Liberia ruling party backs challenge to election result
Liberia's ruling party on Sunday announced a formal complaint against the electoral commission over the outcome of the October 10 presidential poll, days before a runoff involving its candidate, Vice-President Joseph Boakai.
The election was hailed as largely credible by domestic and international observers, despite recorded irregularities and long delays in voting.
The ruling Unity Party said it would join two other parties in seeking "a logical legal conclusion as quickly as permissible under Liberian law," following the Liberty Party and All Liberian Party (ALP) in lodging complaints with the National Elections Commission (NEC).
A statement released by the three parties said the election, which saw former international footballer George Weah take the most votes among 20 candidates, was "characterised by massive systematic irregularities and fraud".
The statement also accused the outgoing President Ellen Johnson Sirleaf, also of the Unity Party, of "interfering" with the vote by meeting polling officials at her residence.
That gathering, which took place before the October 10 election, "clearly amounted to interference with the electoral process and has no legal basis or justification whatsoever," the parties said, without specifying what they believed was discussed.
The statement was timed for release with Sirleaf's birthday, as Africa's first elected female leader turned 79 on Sunday.
- Echoes of 2011 -
Vice-President Boakai has publicly questioned Sirleaf's commitment to his campaign and his supporters have claimed she backs Weah for president, despite the former AC Milan ace belonging to a different political party.
Boakai and Weah are due to go head-to-head in the run-off presidential vote on November 7.
The parties' statement detailed fraud allegations focused on voter registration cards printed without serial numbers to track them which were given out to ineligible voters, as well as accusations against Sirleaf's personal staff.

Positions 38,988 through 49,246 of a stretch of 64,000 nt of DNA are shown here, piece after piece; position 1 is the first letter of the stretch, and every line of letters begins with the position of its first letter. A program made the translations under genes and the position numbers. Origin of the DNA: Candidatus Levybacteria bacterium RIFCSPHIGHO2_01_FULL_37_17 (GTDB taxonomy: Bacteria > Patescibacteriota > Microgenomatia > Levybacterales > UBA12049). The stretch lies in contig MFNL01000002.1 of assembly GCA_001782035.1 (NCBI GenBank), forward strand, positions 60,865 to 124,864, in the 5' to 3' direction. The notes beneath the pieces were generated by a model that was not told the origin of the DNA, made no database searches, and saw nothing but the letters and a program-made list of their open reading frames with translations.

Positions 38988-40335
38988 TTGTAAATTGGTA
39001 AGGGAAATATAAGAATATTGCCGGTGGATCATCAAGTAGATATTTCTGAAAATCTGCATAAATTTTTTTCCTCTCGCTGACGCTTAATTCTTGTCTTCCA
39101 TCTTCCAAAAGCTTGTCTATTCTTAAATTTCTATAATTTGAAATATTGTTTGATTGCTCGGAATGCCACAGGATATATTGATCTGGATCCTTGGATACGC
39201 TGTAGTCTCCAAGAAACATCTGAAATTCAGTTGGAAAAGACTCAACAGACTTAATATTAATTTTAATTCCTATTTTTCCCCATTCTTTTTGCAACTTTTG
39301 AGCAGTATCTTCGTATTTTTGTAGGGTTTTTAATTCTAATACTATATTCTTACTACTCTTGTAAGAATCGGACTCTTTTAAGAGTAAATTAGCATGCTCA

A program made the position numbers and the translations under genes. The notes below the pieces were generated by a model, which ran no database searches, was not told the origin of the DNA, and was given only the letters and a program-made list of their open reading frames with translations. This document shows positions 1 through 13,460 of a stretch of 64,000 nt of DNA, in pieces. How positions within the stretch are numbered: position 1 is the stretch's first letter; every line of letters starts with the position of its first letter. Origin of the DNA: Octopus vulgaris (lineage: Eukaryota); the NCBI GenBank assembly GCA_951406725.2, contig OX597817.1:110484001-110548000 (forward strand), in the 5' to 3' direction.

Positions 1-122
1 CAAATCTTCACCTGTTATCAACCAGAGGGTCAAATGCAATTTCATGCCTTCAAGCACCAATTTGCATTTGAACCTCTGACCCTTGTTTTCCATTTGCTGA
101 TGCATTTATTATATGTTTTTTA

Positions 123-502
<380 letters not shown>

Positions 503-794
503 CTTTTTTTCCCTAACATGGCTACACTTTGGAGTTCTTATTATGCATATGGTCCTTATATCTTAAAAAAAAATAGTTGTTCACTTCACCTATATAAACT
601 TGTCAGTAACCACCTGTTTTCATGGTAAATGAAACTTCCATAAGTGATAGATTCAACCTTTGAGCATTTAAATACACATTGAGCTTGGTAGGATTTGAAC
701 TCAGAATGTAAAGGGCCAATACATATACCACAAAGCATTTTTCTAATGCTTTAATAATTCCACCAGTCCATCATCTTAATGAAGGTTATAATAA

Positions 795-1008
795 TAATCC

Their announcement will come as a blow to the international community, which had urged all sides to ensure Liberia's first democratic transition in more than seven decades went smoothly and to accept the election's results.
Nathaniel McGill, Chairman of Weah's Coalition for Democratic Change (CDC), pointed out that his party had boycotted the runoff of the last presidential election in 2011, when Sirleaf won by a landslide as a result.
"If the Unity Party is afraid, they can go ahead and sit down. In 2011, we said we were not going to (participate in) elections and they had one-party elections here. The elections will go ahead. Those who have lost these elections, they should accept the results," McGill said.
Sirleaf, Africa's first female elected head of state, is stepping down after a maximum two six-year terms in which she steered the country away from the trauma of civil war, but, say critics, failed to tackle its poverty.
Liberia is one of the world's poorest nations, and suffered back-to-back civil wars between 1989 and 2003 before being hit by Ebola in 2014, another key challenge for the Sirleaf presidency.